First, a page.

Sunday, November 2, 2008

Words of the week 3 - 9 November: CREDIT CRUNCH, SUBPRIME, STAGFLATION

credit crunch
A situation in which loans are being less easily available or very expensive, which slows down economic activity.

The term credit crunch has been in the news a lot in recent months as a result of the problems in the US sub-prime mortgage sector which specializes in lending money to people on low incomes. Many of these people have been unable to keep up repayments on the money that they have borrowed and the banks have had to write off the loans as a bad debt (= accept that the money will not be paid). As a consequence, the banks have lost a great deal of money and are now less willing to lend money.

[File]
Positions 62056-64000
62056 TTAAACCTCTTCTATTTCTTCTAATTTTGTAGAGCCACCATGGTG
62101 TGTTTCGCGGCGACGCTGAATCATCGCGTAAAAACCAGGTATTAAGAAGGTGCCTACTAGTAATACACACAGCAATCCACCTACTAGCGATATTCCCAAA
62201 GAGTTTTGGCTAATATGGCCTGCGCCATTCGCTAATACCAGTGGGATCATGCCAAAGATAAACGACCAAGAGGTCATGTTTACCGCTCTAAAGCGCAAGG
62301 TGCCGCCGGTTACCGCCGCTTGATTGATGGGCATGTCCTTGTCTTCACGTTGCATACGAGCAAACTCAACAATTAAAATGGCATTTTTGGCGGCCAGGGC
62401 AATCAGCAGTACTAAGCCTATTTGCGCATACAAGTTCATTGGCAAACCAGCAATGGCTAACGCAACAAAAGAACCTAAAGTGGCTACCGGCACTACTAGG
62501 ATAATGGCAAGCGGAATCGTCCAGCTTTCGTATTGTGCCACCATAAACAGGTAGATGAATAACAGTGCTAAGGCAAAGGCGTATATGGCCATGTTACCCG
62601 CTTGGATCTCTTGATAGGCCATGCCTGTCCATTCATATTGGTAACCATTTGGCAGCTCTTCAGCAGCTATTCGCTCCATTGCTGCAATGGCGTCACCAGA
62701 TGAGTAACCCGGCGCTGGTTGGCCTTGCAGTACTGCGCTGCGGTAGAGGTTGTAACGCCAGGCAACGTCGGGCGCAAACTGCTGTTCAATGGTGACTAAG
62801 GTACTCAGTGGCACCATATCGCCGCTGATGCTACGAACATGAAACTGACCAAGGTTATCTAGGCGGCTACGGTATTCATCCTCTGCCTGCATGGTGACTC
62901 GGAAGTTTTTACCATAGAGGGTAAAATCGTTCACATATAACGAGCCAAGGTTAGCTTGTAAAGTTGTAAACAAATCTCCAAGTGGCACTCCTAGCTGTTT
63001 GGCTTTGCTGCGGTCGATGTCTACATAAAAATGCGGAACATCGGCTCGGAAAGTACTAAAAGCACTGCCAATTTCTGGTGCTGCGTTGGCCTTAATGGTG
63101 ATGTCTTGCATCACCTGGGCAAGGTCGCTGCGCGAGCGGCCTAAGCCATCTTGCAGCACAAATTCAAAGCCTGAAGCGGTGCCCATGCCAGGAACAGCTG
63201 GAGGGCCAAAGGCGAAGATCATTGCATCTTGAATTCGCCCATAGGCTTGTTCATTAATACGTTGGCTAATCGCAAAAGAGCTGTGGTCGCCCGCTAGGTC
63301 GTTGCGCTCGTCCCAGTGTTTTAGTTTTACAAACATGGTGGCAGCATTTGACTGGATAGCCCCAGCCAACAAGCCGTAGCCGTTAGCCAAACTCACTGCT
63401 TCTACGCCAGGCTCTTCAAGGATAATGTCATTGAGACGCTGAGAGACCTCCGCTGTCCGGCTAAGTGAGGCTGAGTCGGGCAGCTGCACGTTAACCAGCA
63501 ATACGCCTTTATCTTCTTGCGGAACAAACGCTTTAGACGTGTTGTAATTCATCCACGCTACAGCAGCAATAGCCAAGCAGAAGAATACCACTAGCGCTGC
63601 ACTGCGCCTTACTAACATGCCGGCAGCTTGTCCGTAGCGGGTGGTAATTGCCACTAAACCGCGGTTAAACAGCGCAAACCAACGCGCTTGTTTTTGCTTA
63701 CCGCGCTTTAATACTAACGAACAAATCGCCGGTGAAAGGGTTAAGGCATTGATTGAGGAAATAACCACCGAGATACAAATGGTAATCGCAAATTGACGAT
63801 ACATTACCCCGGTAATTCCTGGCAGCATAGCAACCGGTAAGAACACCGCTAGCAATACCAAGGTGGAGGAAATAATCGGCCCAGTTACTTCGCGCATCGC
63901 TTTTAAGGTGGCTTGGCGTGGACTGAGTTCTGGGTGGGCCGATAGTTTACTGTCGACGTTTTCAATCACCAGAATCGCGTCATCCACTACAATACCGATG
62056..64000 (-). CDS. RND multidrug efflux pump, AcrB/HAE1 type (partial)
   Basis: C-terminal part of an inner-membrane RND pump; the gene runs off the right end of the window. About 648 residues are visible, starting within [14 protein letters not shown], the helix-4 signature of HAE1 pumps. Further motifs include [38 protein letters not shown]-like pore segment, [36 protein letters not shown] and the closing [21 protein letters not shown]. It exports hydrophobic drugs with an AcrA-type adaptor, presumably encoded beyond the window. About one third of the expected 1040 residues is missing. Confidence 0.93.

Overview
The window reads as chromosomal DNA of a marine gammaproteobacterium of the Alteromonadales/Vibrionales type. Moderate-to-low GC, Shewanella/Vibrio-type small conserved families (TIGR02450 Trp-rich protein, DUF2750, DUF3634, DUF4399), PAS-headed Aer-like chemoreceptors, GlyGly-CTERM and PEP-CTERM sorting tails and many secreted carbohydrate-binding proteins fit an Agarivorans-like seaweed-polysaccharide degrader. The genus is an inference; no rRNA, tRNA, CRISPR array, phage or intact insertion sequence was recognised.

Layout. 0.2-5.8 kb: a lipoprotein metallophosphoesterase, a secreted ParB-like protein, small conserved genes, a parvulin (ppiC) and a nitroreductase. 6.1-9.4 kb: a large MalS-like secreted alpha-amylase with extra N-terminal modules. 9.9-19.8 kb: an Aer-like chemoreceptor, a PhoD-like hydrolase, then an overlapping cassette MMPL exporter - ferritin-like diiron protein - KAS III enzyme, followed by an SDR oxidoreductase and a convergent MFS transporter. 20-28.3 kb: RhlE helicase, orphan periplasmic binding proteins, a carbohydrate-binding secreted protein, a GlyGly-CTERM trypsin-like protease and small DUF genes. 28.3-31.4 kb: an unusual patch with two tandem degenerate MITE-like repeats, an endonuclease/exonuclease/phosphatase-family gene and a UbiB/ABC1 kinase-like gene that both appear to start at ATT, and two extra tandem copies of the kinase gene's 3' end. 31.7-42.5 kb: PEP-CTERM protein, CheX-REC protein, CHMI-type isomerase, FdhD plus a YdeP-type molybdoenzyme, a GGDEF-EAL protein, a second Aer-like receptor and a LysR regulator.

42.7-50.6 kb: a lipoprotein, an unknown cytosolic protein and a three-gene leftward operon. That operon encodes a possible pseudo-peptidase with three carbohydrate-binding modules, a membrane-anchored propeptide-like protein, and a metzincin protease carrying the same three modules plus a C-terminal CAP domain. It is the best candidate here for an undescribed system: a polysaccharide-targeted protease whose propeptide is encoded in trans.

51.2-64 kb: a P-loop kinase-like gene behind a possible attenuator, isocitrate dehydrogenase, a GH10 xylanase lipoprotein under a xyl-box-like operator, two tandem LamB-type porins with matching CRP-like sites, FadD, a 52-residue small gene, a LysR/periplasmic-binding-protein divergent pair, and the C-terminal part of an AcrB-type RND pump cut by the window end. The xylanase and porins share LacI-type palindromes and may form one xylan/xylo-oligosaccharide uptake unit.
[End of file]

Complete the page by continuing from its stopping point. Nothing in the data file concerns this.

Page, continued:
The adjective subprime describes a risky loan, mortgage or other investment. Subprime lending is the practice of giving loans at higher interest rates to borrowers with a poor credit history. It is therefore a risky enterprise for both borrowers and lenders – borrowers pay more, lenders potentially lose money to clients with dubious financial circumstances who can’t always afford the loan in the first place. In the United States, borrowers are often classified as subprime (i.e.‘risky’) or prime (i.e. ‘best, without risk’) based on their respective credit scores.

Stagflation is a blend of two words (portmanteau) used broadly to mean an economic situation in which inflation and economic stagnation occur simultaneously.

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